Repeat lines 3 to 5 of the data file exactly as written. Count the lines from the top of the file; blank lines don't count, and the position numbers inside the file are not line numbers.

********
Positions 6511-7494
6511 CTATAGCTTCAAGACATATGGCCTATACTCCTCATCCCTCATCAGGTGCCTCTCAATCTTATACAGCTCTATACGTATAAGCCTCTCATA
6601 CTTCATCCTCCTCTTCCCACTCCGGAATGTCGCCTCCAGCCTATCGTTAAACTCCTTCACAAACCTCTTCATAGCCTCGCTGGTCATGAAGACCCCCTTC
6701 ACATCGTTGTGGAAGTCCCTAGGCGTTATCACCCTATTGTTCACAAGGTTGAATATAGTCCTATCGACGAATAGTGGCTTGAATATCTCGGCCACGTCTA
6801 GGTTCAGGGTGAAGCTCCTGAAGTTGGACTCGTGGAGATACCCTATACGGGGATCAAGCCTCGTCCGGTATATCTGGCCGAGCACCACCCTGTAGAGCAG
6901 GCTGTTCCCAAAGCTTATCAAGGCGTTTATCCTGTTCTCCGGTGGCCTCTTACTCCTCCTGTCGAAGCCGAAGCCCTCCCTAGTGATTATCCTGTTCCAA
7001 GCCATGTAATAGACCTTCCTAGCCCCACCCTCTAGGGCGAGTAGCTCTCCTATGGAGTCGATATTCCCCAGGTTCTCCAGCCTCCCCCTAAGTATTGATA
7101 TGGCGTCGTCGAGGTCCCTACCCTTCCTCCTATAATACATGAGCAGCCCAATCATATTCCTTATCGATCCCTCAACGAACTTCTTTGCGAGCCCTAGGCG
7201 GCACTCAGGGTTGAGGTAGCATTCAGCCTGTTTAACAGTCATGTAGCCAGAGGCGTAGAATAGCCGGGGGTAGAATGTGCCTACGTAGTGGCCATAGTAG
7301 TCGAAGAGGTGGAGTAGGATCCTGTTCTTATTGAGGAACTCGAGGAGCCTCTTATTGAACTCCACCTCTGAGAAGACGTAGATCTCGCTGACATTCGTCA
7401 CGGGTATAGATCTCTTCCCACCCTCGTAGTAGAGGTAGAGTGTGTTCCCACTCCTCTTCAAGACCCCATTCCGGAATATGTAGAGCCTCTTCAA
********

6601 CTTCATCCTCCTCTTCCCACTCCGGAATGTCGCCTCCAGCCTATCGTTAAACTCCTTCACAAACCTCTTCATAGCCTCGCTGGTCATGAAGACCCCCTTC
6701 ACATCGTTGTGGAAGTCCCTAGGCGTTATCACCCTATTGTTCACAAGGTTGAATATAGTCCTATCGACGAATAGTGGCTTGAATATCTCGGCCACGTCTA
6801 GGTTCAGGGTGAAGCTCCTGAAGTTGGACTCGTGGAGATACCCTATACGGGGATCAAGCCTCGTCCGGTATATCTGGCCGAGCACCACCCTGTAGAGCAG